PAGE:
On these grounds the Editor confidently puts forward his claims to the support of all the friends of Liberty, Protestants as well as Catholics, and particularly of the Irish, Spaniards, Neapolitans and Portuguese resident in London. To ascertain previously the extent of public patronage upon which he may calculate, and to guard against the risk of a failure, he requests that orders for the paper may be immediately directed post paid, to Mr. Clement, Publisher, 76, Fleet-street, to the Postmasters, Clerks of the Road, and Newsmen, or to the Editor, W. E. Andrews, 8, Drake Street, Red Lion Square, London.

Yearly Subscriptions, payable in advance, £1 17 0

.0 10 0

Quarterly Subscriptions,..
Price of each number,....

..0 0 81


Lines addressed to Sir John Draper Best, one of the Judges of the Court of King's Bench, on his Persecution of Mrs. Carlile and Mr. Davison for Blasphemy, &c.

Blush, Christian! blush with guilty shame :
Or own no more that SACRED name!
Go hide thy persecuting head!
'Where is thy vaunted mercy fled?
Thou'st shewn the mighty void of sense,
By fearing for Omnipotence!

Thy faith thou provest, an empty plea,
Thou wilt not trust the Deity,
But fliest for help to human laws
To prop thy weak-thy tottering cause!
To pains, to penalties, and fine,
To uphold a cause, thou call'st divine!
Presumptuous man! must thy weak arm
Protect the Amighty's cause from harm?
Thine is the unbeliever's part,

An infidel to heaven thou art!

Think's thou that chaius and fetters bind

Th' all-inspiring human mind?

Can dungeon glooms obscure its light
Or stop it in its daring flight?
As well might'st thou impotent say-
"My hand shall check the solar ray!
"I will arrest its bright career
"And turn it backwards from our sphere!"
As strive to check, by fraud and force,
Science and Knowledge in its course,

O'er errors and murky clouds 'tis ris'n,
Aspiring to the highest heav'n:

Thro' Truth's bright path THEY wing their flight}
Scatt'ring around their heav'nly light;
While Reason's pure and piercing eye
Sees all the mist and shadows fly,
And hails, with infinite delight,
The constellations glorious height:
Nor long shall Superstition base,
The noble mind of man disgrace,

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PERHAPS the following courtly conversazione, overheard sometime ago at Carlton Palace, may still possess some interest, notwithstanding the proceedings to which it refers are happily terminated. Its insertion in your Republican, will oblige,


Your constant Reader,


P. S. I intend in future to apply my auricular nerves to every key-hole and aperture about the palace.

SCENE. A royal Apartment.

Enter George, Hertford, and Signor Majocchi.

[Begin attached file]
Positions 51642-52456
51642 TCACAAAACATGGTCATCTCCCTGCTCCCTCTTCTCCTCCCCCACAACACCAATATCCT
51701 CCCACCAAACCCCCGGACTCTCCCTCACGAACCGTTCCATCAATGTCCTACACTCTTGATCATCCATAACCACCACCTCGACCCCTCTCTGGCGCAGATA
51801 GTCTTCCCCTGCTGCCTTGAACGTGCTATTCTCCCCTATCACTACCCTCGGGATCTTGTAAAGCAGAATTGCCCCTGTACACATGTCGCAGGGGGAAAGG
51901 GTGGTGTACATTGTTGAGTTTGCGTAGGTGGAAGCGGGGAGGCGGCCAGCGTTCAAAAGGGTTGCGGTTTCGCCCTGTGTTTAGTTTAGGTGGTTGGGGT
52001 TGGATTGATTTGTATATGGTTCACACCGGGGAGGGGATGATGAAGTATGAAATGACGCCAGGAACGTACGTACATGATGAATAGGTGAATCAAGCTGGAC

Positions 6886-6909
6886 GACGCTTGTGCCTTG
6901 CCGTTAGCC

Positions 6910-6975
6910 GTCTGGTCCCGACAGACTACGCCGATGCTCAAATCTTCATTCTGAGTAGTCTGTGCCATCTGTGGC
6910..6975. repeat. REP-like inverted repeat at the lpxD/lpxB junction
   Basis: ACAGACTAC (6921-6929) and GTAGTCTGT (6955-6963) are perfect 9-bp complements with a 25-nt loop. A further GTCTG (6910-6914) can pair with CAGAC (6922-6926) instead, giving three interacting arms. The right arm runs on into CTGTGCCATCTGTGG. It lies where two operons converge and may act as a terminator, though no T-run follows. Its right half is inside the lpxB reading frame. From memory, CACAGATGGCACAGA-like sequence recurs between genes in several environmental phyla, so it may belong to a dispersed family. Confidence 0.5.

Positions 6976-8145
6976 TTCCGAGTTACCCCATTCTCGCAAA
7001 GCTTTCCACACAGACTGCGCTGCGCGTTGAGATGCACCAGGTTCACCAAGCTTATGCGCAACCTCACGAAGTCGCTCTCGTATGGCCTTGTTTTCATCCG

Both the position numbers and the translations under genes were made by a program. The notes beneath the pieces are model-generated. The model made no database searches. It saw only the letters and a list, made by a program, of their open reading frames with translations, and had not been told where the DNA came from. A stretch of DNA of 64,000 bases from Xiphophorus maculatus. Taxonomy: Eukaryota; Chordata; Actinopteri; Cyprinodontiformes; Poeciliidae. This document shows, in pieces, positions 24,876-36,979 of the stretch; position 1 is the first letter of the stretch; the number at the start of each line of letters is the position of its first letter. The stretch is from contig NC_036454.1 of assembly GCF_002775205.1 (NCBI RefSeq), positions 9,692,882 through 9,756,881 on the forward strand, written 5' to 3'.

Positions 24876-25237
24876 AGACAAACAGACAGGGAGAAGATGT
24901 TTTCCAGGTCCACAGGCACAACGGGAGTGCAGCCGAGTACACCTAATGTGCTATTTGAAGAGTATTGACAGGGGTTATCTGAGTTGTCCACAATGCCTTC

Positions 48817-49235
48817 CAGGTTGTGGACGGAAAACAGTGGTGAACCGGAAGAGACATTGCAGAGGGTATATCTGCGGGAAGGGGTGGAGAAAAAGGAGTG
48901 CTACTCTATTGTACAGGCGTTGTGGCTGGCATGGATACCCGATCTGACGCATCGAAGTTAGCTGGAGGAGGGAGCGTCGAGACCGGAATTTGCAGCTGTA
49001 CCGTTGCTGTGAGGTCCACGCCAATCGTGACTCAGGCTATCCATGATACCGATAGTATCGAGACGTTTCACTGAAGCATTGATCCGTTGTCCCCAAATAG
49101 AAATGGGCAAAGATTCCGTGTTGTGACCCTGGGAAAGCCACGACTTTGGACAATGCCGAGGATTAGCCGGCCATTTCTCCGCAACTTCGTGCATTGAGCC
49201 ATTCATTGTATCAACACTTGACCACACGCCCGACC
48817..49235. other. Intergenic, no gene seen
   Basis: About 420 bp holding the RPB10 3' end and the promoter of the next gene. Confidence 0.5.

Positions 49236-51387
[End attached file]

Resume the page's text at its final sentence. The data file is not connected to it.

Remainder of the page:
G. Signor Majocchi, whence come ye?
M. Great King, I come from Italy.
G. From Italy? the land of song,
Of arts, and love! wert thou among
The household servants of my Queen?
M. Yes, Sire.

G. Indeed! then thou hast seen
Her favoured Baron, Bergamı,
And all her amorous revelry?

Blush not, this lady of my court (pointing to H.)
Will love to hear your true report

(Of ought you may have known or seeu)
Regarding her beloved Queen.

H. You know the Baron, then.

o yes,

When he was her courier, Miss.

G. (Apart to M.) The lady's married, Madam, call her.
H. Was he a handsome man, and taller
of the household?

Than any

H. How often did Bergami kiss
His royal mistress?


Really, Madam, I know no more than Father Adam. H. Talking of Adam, I believe, Statues of him, and Mother Eve, Adorned a room at Como?



H. And our poor parents had no dress,
Saving a fig-leaf-did you see
The Princess, or sweet Bergami,
Remove the fig-leaf?

Psha! my dear,

G. (apart to her.)

We have another man to swear
To that delicious tete-a-tele!
Besides, my love, it is not meet
That thou should'st mar thy modesty ;
Pray leave th' precious knave to me.
(To M.) Signor, I hope you'll not forget
Your sleeping in the Cabinet;
But strictly in your memory keep
How you beheld, while feigning sleep,
The Princess to your bed-side come,
And pass on the Baron's room.
Likewise—but my grand advocate
Will tell you all you are to state.
So, Siguor, I'll no further press,
At present, this great business.
Yet know to this resolve I've come,
To be a knight of cuckoldom!
Then hold thyself prepared, I pray,
Against "the great, the important day
Big with the fate of" Caroline;
And any services of thine

Well am I able to reward;

I'll make thee, if thou lik'st, a lord!
For I raise men of humblest birth
To highest dignities on earth;